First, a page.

France and ‘the need for labour market reforms’ – The German Minister of Finance will never understand the currency union and France should finally respond assertively (0,50 €)
This is the translation of an article that was published April 24, 2015 on flassbeck-economics. We are publishing one article in English every week to allow more readers to follow closely our analysis of global and European events. However, translation is not free and we have to ask for a contribution from our English speaking readers also.
I have said a lot about Germany’s Finance Minister Wolfgang Schäuble and his economic world-view in the past and I do not feel like repeating myself because it is like criticising a student that is unwilling to learn and stubbornly continues to make the same mistakes. As for austerity and the ‘structural reforms’ that Schäuble defended once again in his article in The New York Times, Krugman already said everything there is to say about it.
So far, on his trip to the U.S., Schäuble has at least demonstrated on two occasions that he does not understand the basic logic behind a monetary union in general and the European monetary union in particular. We are not surprised and we are not the only ones. Most politicians of the Euro group do not know what Schäuble is really talking about when he criticises other countries. According to the EU Observer, he asked the Greeks why the country is still having a minimum wage that is higher than some other member states. He demanded to know why Greece has a higher ratio of civil servants to the population as a whole than any other member state. Such questions betray a fundamental lack of comprehension of what the problems really are. As I explained many times, such matters do not deal with the real question. It was never the idea that living conditions in the EU would even out across all member states. This is impossible and not even desirable. There would be rich and less rich countries. In a currency union it is important to align inflation rates and their most important determinant, unit labour costs – nothing else.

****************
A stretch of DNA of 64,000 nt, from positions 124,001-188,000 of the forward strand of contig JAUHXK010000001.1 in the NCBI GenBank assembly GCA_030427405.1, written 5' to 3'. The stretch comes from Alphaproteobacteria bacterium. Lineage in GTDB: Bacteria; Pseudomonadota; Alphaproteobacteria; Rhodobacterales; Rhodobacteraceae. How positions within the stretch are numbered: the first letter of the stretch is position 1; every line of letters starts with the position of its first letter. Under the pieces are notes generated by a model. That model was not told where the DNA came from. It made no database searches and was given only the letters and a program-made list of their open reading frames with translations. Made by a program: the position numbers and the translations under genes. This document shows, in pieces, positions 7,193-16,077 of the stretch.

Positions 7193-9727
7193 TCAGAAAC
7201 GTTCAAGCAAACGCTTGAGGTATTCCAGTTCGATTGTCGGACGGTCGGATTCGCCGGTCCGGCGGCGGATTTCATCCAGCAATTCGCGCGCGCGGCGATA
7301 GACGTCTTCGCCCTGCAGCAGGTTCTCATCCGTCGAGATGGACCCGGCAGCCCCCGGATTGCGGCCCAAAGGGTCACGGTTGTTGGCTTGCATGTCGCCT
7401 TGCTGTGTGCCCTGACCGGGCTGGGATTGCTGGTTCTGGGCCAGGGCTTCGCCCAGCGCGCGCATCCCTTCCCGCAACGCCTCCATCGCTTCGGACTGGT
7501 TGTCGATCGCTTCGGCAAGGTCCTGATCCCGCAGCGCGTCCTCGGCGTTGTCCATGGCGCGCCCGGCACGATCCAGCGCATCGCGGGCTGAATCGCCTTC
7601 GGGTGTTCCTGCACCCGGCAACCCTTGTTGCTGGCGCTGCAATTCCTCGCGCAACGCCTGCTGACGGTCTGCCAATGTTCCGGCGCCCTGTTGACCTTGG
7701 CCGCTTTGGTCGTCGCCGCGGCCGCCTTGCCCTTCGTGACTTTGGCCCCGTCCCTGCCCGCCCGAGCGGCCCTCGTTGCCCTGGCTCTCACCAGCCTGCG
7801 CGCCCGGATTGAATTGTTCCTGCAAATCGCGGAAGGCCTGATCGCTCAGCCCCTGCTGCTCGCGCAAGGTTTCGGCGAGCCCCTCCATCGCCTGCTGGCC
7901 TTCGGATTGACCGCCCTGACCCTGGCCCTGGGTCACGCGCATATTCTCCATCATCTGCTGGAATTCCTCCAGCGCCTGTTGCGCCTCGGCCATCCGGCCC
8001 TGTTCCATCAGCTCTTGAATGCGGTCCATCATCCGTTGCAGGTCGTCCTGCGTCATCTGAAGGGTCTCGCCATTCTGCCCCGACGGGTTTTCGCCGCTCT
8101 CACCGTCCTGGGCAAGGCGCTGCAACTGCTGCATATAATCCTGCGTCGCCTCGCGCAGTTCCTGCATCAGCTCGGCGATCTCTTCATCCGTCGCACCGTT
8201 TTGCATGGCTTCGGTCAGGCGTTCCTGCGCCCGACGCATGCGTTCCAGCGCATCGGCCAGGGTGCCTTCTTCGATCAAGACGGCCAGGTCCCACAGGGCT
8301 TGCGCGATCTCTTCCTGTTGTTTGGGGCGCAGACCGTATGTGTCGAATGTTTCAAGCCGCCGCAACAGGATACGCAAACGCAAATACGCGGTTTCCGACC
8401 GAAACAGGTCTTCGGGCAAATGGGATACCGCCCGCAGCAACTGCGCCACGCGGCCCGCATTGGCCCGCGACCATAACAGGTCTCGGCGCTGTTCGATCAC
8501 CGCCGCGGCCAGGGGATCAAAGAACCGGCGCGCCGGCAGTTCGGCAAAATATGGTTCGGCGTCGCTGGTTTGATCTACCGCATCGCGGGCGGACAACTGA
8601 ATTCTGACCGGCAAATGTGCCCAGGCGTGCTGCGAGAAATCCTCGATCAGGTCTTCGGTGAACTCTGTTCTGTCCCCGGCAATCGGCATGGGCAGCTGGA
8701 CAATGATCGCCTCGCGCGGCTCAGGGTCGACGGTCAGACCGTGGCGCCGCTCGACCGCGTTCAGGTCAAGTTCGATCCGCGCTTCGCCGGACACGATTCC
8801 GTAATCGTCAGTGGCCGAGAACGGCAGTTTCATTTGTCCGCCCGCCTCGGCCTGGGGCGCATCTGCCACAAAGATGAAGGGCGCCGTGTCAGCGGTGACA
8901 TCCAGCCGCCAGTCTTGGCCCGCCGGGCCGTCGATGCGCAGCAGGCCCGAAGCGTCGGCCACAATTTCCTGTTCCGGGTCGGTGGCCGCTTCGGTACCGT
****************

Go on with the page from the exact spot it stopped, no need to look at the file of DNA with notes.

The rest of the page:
(The rest of the article can be purchased for 0.50€)